Contact: Joann Moton Minder, Health Communications
1800 Saint Julian Place, Columbia S.C. 29204
(803) 545-4501, firstname.lastname@example.org
Every day, hundreds of people depend on the skills of a complete stranger to save their broken bodies. From car accidents to allergic reactions, no one can predict how or when a person will fall victim to a medical emergency. Over 500,000 South Carolinians requested emergency medical services last year alone.
Fortunately, there are thousands of emergency medical technicians (EMTs) waiting by their ambulances for someone to call for help. Will it be a broken leg or a cardiac arrest? Every call is as unique as a fingerprint. As such, EMTs must have the knowledge, the skills and the equipment necessary to respond to any condition at a moments notice.
The Preventive Health and Health Services Block Grant provides funding for licensing, inspections and examinations within the Department of Health and Environmental Control’s (DHEC) Division of Emergency Medical Services (EMS) and Trauma. This ensures the emergency medical system of care provides our citizens with qualified personnel who respond in a timely manner with appropriate equipment. This is accomplished by the following activities:
- Licensing and inspecting EMS agencies to ensure that essential equipment, qualified personnel and appropriate patient care protocols are in place;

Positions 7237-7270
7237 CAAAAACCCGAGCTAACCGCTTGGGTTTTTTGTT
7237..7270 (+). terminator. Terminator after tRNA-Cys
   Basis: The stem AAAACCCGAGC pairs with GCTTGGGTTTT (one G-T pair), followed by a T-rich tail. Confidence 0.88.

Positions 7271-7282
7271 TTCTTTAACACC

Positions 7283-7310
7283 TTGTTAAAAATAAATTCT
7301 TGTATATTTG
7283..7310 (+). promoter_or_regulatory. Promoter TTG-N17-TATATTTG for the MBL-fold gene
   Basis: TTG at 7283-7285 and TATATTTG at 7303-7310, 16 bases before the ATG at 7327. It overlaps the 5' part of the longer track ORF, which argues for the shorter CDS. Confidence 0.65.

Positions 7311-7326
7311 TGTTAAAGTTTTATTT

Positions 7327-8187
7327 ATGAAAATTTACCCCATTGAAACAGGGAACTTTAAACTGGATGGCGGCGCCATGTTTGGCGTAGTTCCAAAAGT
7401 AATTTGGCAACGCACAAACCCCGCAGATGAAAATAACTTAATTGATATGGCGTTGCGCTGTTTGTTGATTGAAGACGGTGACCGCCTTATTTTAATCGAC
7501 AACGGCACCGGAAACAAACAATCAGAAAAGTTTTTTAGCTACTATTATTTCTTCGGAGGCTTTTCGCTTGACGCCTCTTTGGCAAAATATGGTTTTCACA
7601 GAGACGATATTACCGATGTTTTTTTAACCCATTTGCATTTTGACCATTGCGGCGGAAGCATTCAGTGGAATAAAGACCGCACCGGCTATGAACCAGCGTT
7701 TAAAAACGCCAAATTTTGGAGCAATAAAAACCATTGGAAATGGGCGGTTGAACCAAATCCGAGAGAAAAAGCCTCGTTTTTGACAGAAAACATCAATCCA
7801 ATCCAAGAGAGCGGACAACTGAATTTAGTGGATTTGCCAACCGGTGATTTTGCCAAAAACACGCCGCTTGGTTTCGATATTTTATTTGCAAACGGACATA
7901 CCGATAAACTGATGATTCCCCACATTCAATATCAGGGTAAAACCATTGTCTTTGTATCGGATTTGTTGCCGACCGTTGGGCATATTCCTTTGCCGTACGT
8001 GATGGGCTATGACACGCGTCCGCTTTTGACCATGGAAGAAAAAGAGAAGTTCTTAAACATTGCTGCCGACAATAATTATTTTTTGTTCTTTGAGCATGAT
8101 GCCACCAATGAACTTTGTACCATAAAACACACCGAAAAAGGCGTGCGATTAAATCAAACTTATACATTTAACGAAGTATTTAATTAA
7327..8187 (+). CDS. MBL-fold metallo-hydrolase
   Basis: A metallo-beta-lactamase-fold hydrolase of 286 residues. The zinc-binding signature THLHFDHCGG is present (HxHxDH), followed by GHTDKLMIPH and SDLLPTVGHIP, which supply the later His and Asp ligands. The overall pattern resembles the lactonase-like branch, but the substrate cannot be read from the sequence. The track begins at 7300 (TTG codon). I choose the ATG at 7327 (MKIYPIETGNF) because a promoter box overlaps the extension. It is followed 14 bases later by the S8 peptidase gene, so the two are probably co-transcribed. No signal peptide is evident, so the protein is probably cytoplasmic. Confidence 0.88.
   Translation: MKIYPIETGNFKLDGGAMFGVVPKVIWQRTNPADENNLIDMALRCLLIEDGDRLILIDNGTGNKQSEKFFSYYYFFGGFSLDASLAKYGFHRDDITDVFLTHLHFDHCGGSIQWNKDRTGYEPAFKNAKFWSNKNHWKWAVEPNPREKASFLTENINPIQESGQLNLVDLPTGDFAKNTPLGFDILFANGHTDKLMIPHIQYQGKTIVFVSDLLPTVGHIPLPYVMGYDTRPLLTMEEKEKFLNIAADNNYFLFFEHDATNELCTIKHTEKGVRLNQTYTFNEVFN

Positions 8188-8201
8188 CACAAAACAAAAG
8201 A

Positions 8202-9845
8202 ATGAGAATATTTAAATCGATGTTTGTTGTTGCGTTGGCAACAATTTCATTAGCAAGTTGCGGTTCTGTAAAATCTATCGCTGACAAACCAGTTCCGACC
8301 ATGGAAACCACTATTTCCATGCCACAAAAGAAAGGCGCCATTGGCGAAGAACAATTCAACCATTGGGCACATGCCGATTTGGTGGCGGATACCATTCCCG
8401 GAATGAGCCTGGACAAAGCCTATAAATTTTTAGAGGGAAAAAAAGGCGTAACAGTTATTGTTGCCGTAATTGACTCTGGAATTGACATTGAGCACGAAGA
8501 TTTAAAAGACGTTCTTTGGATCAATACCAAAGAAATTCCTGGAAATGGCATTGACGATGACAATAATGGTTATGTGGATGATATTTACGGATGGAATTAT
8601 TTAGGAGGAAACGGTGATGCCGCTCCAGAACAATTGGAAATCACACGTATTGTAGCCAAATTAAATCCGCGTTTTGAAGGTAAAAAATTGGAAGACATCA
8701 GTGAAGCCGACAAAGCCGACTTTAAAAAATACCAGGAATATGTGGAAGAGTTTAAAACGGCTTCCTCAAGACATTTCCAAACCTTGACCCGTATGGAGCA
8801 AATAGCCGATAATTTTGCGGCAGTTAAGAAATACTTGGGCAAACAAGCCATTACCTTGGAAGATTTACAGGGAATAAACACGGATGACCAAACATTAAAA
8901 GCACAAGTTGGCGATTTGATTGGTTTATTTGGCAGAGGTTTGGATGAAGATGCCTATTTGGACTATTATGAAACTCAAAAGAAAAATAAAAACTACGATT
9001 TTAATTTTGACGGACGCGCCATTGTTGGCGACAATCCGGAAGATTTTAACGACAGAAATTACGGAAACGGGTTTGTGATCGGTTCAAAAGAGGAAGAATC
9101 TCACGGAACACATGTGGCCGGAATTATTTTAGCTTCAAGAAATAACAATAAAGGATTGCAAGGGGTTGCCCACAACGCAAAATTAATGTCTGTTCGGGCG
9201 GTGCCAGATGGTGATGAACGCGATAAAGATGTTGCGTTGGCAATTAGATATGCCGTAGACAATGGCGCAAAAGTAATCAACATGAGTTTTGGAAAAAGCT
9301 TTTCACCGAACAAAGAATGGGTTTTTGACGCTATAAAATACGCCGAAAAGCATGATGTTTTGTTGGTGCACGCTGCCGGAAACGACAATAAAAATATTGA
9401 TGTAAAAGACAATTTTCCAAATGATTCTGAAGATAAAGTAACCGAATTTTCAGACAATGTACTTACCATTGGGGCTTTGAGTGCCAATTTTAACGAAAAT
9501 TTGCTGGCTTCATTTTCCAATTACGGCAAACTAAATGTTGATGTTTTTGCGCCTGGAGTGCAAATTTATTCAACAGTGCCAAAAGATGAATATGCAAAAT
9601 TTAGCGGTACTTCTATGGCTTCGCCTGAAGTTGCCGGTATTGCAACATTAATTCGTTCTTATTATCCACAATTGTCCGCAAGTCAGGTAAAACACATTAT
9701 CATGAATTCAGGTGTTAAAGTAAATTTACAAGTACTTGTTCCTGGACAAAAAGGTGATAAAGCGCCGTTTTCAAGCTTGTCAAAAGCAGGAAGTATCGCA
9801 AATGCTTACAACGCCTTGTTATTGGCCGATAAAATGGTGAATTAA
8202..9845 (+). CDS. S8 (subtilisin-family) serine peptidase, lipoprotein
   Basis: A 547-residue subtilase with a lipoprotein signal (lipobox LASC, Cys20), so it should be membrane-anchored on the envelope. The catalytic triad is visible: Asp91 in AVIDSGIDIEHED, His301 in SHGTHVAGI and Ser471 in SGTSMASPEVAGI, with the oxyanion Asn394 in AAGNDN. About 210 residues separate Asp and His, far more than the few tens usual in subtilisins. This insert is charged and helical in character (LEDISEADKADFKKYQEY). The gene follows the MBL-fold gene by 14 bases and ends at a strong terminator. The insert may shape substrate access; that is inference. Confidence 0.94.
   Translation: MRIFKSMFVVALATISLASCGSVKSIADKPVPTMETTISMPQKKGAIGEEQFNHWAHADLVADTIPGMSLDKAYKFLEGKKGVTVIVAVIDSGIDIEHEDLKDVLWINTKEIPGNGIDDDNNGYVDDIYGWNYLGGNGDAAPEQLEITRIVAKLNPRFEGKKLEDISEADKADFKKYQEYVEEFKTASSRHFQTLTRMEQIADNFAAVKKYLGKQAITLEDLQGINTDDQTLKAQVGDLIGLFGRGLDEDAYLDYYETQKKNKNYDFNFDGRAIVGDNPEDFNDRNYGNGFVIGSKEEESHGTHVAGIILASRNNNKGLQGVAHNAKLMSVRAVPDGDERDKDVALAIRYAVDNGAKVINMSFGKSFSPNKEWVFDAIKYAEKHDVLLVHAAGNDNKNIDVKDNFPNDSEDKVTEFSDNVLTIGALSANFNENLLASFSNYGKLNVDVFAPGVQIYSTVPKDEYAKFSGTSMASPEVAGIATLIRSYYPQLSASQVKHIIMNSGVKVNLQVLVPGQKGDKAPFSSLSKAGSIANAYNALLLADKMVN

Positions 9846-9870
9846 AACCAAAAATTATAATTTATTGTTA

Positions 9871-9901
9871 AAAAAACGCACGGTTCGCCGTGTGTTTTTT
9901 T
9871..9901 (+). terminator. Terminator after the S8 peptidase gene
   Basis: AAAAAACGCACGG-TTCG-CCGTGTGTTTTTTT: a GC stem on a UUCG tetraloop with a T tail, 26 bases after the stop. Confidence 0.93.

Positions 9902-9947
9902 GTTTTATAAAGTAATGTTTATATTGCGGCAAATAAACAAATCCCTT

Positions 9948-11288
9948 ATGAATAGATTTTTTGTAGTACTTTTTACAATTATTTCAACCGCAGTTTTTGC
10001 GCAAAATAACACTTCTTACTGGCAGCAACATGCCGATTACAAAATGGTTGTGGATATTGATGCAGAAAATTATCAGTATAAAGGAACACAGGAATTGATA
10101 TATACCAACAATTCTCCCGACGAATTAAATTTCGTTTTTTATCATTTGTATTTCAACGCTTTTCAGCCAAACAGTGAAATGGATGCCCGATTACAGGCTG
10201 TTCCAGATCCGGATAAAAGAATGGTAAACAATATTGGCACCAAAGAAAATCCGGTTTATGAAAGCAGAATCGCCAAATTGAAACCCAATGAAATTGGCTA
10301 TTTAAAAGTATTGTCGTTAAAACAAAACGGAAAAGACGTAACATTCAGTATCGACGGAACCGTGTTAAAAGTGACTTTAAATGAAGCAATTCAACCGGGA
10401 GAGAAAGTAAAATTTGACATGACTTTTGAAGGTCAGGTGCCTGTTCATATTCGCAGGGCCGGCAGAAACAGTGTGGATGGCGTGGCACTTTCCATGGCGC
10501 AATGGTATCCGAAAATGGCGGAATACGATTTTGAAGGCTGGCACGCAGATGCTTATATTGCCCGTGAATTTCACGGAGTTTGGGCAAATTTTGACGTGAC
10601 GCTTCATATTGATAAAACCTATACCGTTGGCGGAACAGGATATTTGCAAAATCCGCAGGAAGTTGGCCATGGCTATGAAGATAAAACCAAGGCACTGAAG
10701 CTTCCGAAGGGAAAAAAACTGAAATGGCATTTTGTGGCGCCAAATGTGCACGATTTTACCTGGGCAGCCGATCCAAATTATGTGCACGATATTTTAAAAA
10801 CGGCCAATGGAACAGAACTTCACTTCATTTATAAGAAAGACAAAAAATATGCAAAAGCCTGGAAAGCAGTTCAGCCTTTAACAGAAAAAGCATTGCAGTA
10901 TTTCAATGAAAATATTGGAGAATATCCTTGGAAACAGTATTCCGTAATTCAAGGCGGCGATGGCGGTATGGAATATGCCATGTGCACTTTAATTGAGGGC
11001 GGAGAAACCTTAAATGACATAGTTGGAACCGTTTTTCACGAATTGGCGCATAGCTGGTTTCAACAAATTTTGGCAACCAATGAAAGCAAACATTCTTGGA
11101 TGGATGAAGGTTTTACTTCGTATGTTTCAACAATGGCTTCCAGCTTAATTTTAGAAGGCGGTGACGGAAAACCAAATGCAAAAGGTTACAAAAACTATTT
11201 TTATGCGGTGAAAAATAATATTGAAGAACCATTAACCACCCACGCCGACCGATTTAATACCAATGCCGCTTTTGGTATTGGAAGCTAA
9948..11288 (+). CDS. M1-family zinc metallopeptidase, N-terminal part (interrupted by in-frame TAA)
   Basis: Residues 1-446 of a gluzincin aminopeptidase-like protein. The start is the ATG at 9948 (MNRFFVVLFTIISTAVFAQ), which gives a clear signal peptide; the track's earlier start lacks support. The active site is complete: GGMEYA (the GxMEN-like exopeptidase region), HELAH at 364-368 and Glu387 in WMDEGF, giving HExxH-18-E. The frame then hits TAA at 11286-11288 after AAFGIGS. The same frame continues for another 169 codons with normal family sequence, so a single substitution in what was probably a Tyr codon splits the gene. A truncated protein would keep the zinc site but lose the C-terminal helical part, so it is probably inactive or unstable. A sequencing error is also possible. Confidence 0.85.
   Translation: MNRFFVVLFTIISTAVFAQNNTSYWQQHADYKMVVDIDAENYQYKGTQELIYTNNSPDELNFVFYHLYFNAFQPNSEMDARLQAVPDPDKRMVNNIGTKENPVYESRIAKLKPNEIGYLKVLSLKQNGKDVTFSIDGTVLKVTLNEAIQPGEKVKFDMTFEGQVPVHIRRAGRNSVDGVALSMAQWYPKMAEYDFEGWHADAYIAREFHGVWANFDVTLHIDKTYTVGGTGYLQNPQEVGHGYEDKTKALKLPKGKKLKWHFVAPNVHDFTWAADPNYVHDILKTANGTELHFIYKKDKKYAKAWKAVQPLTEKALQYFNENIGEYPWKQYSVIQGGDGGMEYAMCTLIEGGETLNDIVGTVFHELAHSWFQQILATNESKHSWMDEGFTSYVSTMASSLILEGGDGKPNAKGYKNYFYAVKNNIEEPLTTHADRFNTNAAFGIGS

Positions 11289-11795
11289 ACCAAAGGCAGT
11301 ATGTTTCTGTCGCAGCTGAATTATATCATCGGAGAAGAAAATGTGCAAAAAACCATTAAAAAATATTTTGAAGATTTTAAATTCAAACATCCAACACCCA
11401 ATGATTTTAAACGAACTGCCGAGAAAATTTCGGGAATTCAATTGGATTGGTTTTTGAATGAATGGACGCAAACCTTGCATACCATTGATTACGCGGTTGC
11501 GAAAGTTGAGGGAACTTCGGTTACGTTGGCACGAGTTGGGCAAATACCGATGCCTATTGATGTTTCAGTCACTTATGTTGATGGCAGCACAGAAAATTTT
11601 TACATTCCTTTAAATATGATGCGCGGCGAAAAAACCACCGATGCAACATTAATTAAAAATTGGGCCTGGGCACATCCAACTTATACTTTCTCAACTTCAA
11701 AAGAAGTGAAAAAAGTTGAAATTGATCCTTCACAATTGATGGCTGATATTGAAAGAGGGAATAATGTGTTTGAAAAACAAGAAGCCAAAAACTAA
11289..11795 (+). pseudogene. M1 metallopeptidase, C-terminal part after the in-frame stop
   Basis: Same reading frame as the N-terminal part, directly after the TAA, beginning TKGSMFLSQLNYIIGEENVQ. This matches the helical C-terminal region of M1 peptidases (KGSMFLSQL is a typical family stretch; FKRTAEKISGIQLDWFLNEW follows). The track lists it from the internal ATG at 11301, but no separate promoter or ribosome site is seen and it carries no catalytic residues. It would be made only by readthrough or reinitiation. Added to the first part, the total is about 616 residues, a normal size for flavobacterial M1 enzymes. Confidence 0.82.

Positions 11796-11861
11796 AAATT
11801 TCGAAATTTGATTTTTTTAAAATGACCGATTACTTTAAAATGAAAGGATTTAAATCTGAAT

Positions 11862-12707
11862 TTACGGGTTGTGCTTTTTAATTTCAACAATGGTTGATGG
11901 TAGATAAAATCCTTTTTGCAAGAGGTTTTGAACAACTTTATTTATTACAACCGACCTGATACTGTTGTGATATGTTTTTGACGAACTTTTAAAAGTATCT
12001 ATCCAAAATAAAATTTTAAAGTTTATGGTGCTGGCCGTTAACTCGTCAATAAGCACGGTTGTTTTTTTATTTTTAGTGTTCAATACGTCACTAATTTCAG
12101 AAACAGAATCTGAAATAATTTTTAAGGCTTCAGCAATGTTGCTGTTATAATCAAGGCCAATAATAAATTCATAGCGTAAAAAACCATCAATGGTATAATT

- Inspecting ambulance vehicles for compliance with state mandatory equipment and sanitation standards;
- Performing complaint investigations and reprimands for regulatory infractions to include improper patient care; and
- Conducting National Registry of EMT’s practical exams at the basic, intermediate and paramedic levels to assess skill competency.
Perfection can be difficult to achieve when responding to a highly stressful, perhaps chaotic event. Inspectors are making a difference by ensuring all of the elements are in place to run the “perfect call.” Out of 519,240 patient encounters in South Carolina last year, only 23 complaint investigations were conducted by the Division of EMS and Trauma. Four investigations dealt with patient care issues, and zero were a result of poor training or a lack of sufficient equipment. By having the proper training and equipment, the perfect call was not only possible, but a reality for 519,236 patients.
Contact: Jennifer L. Paddock